I've been thinking about the fiber that I've got left for spinning, and it really isn't much, but I'm going to just go ahead and spin it. I've got four or five packages of roving, probably +/- 4 ounces each, I've got a a little more roving that is red and black, and I've got a whole fleece processed at Starcroft Fiber Mill -- it's a black fleece (Romney? I forget) that Tracy and I split, but in the end she let me buy her half back again, and that's four pounds. I think I can spin it all in about a year, maybe half a year if I keep on the way I have been. But then ... I won't have anything left to spin! Yikes!
That got me thinking about buying some cool fiber, and THAT got me looking on the internet, and I ultimately found that spinners are seriously whacked. Seriously. Whacked. They will spin anything that is even slightly animal, and any animal, wild animals included, just to try out the fiber.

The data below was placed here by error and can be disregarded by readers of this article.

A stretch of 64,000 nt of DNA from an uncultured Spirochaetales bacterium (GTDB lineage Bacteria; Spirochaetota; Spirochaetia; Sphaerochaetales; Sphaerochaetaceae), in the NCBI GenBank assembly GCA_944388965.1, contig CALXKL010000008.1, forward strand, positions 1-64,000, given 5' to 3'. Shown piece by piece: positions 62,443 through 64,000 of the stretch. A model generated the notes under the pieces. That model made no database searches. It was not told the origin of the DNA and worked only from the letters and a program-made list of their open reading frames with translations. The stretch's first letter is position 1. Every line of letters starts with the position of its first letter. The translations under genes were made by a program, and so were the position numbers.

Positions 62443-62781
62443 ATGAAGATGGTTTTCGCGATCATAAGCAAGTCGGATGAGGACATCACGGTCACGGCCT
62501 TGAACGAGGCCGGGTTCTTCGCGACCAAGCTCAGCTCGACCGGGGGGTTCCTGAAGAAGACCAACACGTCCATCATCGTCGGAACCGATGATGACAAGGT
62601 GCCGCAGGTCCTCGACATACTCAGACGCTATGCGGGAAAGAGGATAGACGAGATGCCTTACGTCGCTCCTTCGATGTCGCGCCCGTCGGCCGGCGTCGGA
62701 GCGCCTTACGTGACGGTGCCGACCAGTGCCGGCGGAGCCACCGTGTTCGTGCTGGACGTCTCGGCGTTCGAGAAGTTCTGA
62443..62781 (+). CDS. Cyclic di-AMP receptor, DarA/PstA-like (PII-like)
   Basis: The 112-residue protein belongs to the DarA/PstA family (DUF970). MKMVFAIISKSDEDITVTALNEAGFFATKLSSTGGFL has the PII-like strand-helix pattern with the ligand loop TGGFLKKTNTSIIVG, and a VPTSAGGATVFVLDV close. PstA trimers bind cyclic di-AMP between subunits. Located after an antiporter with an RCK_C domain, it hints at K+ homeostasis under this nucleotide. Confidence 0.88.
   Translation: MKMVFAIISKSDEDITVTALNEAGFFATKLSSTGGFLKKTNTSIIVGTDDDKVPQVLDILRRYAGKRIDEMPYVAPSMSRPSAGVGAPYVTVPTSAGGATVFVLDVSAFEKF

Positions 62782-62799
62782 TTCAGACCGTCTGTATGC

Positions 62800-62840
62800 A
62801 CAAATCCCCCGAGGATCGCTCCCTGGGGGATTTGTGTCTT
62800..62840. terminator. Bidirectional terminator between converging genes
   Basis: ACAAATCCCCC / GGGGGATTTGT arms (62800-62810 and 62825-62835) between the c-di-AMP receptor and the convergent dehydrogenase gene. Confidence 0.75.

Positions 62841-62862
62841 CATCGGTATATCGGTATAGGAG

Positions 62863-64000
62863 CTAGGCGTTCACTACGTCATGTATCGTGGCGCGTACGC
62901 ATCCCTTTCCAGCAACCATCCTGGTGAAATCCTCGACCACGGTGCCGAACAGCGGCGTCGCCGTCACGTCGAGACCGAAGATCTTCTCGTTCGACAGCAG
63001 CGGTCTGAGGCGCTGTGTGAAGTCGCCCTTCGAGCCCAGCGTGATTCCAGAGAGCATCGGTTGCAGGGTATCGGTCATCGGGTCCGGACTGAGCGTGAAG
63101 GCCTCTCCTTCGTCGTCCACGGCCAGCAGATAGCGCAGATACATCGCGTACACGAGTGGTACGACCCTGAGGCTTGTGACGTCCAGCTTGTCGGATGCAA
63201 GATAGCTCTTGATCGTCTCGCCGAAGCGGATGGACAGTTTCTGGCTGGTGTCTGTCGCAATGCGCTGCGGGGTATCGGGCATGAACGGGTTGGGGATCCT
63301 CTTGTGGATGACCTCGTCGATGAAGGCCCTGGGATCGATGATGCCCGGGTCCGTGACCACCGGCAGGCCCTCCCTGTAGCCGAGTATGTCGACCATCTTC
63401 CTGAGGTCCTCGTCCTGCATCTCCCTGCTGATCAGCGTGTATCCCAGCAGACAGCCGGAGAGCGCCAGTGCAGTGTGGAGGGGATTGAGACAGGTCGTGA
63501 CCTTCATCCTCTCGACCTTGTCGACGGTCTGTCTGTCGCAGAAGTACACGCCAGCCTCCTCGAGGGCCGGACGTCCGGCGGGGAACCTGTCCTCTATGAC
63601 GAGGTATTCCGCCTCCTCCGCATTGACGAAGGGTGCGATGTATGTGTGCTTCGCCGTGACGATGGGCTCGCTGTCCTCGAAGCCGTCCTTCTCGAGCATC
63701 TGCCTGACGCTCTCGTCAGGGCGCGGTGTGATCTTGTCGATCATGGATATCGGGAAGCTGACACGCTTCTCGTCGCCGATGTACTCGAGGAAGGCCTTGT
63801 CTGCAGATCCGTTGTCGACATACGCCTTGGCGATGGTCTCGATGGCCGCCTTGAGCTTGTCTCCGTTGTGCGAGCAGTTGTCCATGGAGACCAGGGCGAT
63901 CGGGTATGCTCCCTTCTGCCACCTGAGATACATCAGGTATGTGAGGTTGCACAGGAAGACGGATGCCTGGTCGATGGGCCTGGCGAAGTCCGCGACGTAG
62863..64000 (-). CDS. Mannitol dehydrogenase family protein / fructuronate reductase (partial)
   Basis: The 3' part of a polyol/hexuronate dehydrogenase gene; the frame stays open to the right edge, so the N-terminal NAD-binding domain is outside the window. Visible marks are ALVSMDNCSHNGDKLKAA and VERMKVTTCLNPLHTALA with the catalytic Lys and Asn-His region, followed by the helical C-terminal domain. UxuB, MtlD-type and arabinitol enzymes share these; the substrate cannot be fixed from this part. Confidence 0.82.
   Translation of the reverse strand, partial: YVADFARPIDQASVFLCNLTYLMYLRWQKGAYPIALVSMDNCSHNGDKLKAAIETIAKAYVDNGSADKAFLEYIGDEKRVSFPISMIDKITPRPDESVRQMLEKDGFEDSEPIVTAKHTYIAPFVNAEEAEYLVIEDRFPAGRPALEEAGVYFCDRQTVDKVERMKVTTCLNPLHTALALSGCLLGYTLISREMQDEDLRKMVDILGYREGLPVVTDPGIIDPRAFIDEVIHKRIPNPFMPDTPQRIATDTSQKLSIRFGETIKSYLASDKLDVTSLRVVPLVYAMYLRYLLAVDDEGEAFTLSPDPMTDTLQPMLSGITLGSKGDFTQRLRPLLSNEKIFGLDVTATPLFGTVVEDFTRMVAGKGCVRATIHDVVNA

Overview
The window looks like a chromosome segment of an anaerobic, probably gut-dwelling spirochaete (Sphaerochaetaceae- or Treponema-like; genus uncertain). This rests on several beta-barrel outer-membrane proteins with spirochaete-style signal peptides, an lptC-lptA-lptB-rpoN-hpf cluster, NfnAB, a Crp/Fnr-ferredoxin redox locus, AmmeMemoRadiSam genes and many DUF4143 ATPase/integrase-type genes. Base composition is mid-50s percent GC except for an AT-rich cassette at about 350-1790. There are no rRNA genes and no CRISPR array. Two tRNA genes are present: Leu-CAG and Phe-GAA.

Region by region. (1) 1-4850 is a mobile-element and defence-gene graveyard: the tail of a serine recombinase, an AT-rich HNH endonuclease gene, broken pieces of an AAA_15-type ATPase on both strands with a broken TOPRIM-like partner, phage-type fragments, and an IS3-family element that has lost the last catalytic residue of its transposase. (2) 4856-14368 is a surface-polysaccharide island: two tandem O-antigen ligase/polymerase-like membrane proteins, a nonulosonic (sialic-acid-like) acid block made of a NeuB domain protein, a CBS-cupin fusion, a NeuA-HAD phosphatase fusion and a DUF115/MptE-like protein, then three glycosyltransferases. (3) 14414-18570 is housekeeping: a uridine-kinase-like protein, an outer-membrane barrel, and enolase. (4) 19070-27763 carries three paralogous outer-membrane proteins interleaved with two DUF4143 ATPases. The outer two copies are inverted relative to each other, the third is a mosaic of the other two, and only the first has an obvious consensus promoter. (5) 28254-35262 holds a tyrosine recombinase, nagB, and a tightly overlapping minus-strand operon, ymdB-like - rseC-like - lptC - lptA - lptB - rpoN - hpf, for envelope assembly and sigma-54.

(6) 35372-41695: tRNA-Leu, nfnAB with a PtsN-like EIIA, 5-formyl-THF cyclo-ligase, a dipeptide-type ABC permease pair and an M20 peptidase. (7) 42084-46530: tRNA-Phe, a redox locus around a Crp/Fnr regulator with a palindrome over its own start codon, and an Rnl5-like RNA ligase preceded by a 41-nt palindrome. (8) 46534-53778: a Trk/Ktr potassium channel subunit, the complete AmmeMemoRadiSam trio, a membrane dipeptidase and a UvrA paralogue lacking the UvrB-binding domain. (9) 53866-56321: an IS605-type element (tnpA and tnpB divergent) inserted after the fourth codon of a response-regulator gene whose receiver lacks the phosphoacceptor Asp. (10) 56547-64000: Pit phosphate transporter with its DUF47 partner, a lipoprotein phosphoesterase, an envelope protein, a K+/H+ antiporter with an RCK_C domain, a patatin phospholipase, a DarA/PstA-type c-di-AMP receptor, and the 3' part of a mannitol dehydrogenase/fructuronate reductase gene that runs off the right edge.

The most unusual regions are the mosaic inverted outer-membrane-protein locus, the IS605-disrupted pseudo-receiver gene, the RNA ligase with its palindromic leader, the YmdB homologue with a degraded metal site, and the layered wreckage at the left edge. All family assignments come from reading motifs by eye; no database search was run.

I knew that spinners will spin wool, any member of the camelid family (like llamas and alpacas and vicunas and, well, camels), bunnies, dogs, cats, buffalo, musk ox ... and several kinds of plant fibers, like cotton, linen, hemp, bamboo, and other stuff, like silk. But here are some of the more outrageous types of spinning fibers that people have actually tried:
- Grizzly bear -- Fleegle has posted about this on her blog.
- Lion hair
- Dust Bunnies (they're spinnable, but make truly yucky yarn)
- Dandelion Fluff and Milkweed down and Cattails
- Green nettle fiber and cedar fiber
- Paper (including comic books) and shredded soda bottles
- Cotton balls, dryer lint, and kapok
- Arctic Fox and red deer and timberwolf and elk
- Highland cattle and pony fur
- Owl pellets
- Human hair
All in all, this stuff sounds like it's more trouble than it's worth, so I'm sticking to what I can find easily, preferably roving, preferably hand-dyed by someone else. What luxury!